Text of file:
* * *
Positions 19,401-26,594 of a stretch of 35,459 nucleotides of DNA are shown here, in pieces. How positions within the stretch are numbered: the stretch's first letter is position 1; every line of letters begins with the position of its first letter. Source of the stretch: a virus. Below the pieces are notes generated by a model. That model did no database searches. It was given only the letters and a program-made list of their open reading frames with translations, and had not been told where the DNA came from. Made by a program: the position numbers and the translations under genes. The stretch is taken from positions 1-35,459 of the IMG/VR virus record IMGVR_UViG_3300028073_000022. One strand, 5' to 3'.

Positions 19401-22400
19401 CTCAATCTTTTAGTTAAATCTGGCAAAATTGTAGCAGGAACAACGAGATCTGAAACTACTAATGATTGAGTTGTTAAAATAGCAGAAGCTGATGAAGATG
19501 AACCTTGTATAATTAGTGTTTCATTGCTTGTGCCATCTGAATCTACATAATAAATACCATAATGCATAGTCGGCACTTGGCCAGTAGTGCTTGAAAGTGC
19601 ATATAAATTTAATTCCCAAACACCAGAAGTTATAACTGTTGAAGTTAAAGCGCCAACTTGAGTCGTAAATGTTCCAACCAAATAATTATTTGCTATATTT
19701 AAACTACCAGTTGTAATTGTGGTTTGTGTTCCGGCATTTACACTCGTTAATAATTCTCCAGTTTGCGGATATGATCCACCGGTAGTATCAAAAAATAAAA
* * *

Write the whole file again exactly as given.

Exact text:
Positions 19,401-26,594 of a stretch of 35,459 nucleotides of DNA are shown here, in pieces. How positions within the stretch are numbered: the stretch's first letter is position 1; every line of letters begins with the position of its first letter. Source of the stretch: a virus. Below the pieces are notes generated by a model. That model did no database searches. It was given only the letters and a program-made list of their open reading frames with translations, and had not been told where the DNA came from. Made by a program: the position numbers and the translations under genes. The stretch is taken from positions 1-35,459 of the IMG/VR virus record IMGVR_UViG_3300028073_000022. One strand, 5' to 3'.

Positions 19401-22400
19401 CTCAATCTTTTAGTTAAATCTGGCAAAATTGTAGCAGGAACAACGAGATCTGAAACTACTAATGATTGAGTTGTTAAAATAGCAGAAGCTGATGAAGATG
19501 AACCTTGTATAATTAGTGTTTCATTGCTTGTGCCATCTGAATCTACATAATAAATACCATAATGCATAGTCGGCACTTGGCCAGTAGTGCTTGAAAGTGC
19601 ATATAAATTTAATTCCCAAACACCAGAAGTTATAACTGTTGAAGTTAAAGCGCCAACTTGAGTCGTAAATGTTCCAACCAAATAATTATTTGCTATATTT
19701 AAACTACCAGTTGTAATTGTGGTTTGTGTTCCGGCATTTACACTCGTTAATAATTCTCCAGTTTGCGGATATGATCCACCGGTAGTATCAAAAAATAAAA